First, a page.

My current courses are Ethics, Computer vision, Calculus Based Physics and Simulation Design. Right now in Simulation Design we are working on making a game with the OGRE engine, and learning basically just key programming skills such as working with large projects (alot more complex than it seems), adding stuff like physics, GUIs and etc to the game, and basically just working on programming skills. In Computer Vision I am working on some photo editing programs, but its still early in the quarter, eventually we will be working on detecting skin tones in real time using a webcam so that a computer can track your face.


    Some of the cool features of the program are:
    1. There are 2 majors, a programming sided one, and an art sided one. BUT all the programming guys have to take some art, and vice versa, so that we can communicate to artists in the real world. I've taken 3 or 4 art classes, including Introduction to 3d and Organic computer modeling both using Maya.

    2. All of the freshman start out learning python as their first langauge, and by the end of the year are advanced enough to be able to make a mario'ish side scroller using Pygame. The next year they dive right in to learning OpenGL, and by the end of their sophmore year have made most of the key parts of a game engine.

    3. We still have to take almost all of the Computer Engineering Classes, but instead of where they are taking Electronics, we are taking more art and programming classes. Besides building circuit boards, I can do everything they can. I've taken Computer Networking, Operating Systems, Automata and Formal Language, and every other key course in a comp-sci or comp-eng curriculum. Basically what I'm saying is, if I don't find a job in the field (which honestly I'm not looking to) I can always get a job doing anything a compsci or compEng guy could. I can easily be a systems Administrator, computer programmer, or alot of other things not involving games but still involving computers.

    Then why if I am not wanting in the game design field am I in the degree? Because as I stated, we take almost all of the same classes, but its alot more fun, and I enjoy my classmates a whole lot more. I dislike the computer engineering guys because all of them are very dry and boring. Plus, I do enjoy making games and will continue to do so in my free time after I graduate.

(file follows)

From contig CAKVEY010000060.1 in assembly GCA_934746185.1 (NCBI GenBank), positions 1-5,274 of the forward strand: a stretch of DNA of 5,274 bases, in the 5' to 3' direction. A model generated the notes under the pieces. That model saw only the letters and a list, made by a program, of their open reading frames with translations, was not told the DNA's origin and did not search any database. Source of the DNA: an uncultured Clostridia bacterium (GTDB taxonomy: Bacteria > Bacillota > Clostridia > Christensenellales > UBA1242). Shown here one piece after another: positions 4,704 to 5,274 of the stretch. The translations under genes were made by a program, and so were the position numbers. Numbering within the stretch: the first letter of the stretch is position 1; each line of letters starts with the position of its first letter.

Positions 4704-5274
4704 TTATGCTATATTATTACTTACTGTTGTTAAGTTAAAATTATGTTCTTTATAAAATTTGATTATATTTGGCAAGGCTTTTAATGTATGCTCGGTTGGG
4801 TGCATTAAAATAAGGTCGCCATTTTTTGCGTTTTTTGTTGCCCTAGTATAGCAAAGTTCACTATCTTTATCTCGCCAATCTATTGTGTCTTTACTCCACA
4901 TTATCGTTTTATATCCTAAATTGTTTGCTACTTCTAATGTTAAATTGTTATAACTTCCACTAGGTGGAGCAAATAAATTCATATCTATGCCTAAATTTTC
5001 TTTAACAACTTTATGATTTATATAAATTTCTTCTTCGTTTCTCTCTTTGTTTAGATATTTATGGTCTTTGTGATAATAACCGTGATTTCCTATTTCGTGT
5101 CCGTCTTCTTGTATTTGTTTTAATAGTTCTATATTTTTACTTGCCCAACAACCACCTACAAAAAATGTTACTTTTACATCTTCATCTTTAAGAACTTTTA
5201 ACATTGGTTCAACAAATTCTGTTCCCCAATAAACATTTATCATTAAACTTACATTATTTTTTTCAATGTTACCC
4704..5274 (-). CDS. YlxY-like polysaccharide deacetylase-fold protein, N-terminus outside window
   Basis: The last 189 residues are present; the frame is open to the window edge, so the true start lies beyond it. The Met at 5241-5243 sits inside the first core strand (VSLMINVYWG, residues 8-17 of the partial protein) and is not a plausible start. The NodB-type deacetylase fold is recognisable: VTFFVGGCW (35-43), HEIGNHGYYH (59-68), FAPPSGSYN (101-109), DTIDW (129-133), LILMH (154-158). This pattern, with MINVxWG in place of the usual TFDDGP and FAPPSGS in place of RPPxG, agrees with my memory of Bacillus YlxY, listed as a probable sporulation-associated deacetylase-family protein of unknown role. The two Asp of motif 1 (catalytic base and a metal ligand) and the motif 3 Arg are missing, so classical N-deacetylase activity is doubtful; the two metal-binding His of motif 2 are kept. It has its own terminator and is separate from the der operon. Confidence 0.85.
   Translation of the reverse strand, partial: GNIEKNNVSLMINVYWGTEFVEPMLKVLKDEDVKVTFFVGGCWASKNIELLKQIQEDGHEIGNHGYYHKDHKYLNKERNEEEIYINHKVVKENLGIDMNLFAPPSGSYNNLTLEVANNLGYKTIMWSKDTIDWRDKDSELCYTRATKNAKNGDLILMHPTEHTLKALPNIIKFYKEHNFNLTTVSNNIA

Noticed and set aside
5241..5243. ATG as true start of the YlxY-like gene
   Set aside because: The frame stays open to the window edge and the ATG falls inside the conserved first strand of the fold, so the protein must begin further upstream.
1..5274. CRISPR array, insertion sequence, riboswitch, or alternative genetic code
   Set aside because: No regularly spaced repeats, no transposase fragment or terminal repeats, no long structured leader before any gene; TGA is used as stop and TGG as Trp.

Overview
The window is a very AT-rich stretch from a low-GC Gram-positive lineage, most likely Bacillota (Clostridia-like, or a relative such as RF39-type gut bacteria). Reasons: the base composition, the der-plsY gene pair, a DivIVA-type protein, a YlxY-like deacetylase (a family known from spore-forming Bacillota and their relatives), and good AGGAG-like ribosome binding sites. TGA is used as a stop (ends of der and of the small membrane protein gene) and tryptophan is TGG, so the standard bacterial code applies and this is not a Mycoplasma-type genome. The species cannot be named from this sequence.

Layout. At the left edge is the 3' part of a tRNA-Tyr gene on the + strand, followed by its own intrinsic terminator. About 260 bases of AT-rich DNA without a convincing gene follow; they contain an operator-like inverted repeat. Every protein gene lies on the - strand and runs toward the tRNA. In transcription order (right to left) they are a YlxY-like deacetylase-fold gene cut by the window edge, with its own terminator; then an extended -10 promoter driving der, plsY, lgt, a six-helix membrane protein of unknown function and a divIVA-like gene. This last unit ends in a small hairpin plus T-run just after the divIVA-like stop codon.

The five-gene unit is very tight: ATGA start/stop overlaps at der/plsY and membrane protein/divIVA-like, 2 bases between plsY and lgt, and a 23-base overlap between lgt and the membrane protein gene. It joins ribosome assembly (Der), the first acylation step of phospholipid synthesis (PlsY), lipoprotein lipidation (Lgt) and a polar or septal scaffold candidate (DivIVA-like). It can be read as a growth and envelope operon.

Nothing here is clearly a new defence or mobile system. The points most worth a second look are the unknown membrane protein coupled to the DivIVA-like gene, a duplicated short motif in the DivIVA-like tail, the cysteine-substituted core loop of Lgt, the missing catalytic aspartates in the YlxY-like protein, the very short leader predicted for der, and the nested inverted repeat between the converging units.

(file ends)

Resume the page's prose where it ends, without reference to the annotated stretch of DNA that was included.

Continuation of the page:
I suggest if your son wants to be in the industry to start learning some key skills like computer modeling or programming. If you have any questions, please PM me. I could even get a professor to awnser some if you send me an email address.

    Edit: and I forgot to include: a 4 year degree is a 4 year degree. Alot of people do not go into their desired field. I actually plan NOT to go into game design because I don't want to work 80 hour weeks and sleep under my desk 6 days a week. All it shows is that you were dedicated enough to complete something, and thats what employers want to see. I actually want to get on as a systems admin somewhere. This summer I will be taking my A+, RHCE, MSCE and a few other certs, just to get them out of the way.
     
    Last edited: Jan 28, 2007
  14. lugoismad

    lugoismad Active Member

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    I very much second this.
    I am currently working on a game using the Torque Shader Engine. We have 6 modelers and I'm the only programming. If anyone here is interested in helping programing, please PM me.
     
  15. Supergeek

    Supergeek New Member

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    It's sad how people in the game industry are abused right now. Young people are so happy to get a job involved with games that they don't care about the poor pay, and they ignore the crazy extra hours until they have a nervous breakdown or quit. They think they're going to "make it big" on a successful project, but it never happens.

    We need unions for programmers and other jobs, in all tech industries. When the internet first boomed and some people made millions on stock options, yeah, it made sense to make a gamble and take low pay in exchange for stock or a chance that the company will take off like a rocket. The instant millionaires are few and far between now. It's time for companies to realize that you can't just expect people to work 80+ hour work weeks and replace them when they burn out. I mean, they can and do, but it needs to stop.
     
  16. Peyomp

    Peyomp New Member

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    I'll ask my brother. He works at THQ.

    Your son might check out Game Developer's Conference in San Francisco later this year!

    Where to school him depends on what he wants to do. Program? Then send him to a top engineering school. Gaming programmers are very, very good.
     
  17. Peyomp

    Peyomp New Member

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    A few big companies are like this, but actually this is not the way the game industry is as a whole. EA is not representative of the industry as a whole. My brother makes hella bank doing AI for game companies, and he has gotten mad bonuses and stock options too.
     
  18. SLED

    SLED build an idiot proof device and someone else will

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    I only read half of the thread, but here is the school I went to which has a gaming bachelors program.

    http://www.uat.edu/
     
  19. deusexaethera

    deusexaethera OT Supporter

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    You mean like a Screen Actors' Guild for game designers? Not a bad idea, all in all.

    Another option, of course, is to spend your life going from one startup to the next, buying their stock and helping them get their first game off the ground, then bailing before they get big and heartless and abusive.
     
  20. Supergeek

    Supergeek New Member

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    It's good to hear that it's not all huge, oppressive developers. But everything I read, even from the developers posting on their own web sites (especially MMOs like Vanguard and EverQuest) they work insane hours, and it will never end because these games will always be "in development."

    Maybe it's not all of them; maybe it's just some of them, but "chronic overwork" is the overall impression I have.

    I would love to get involved in the gaming industry as a writer and designer, but I've stayed away because of all of the bad stereotypes. Plus the fact that you have to "work your way up" in the industry to get into design unless you are a programmer with a degree or an artist with a thick portfolio, and I'm neither of those.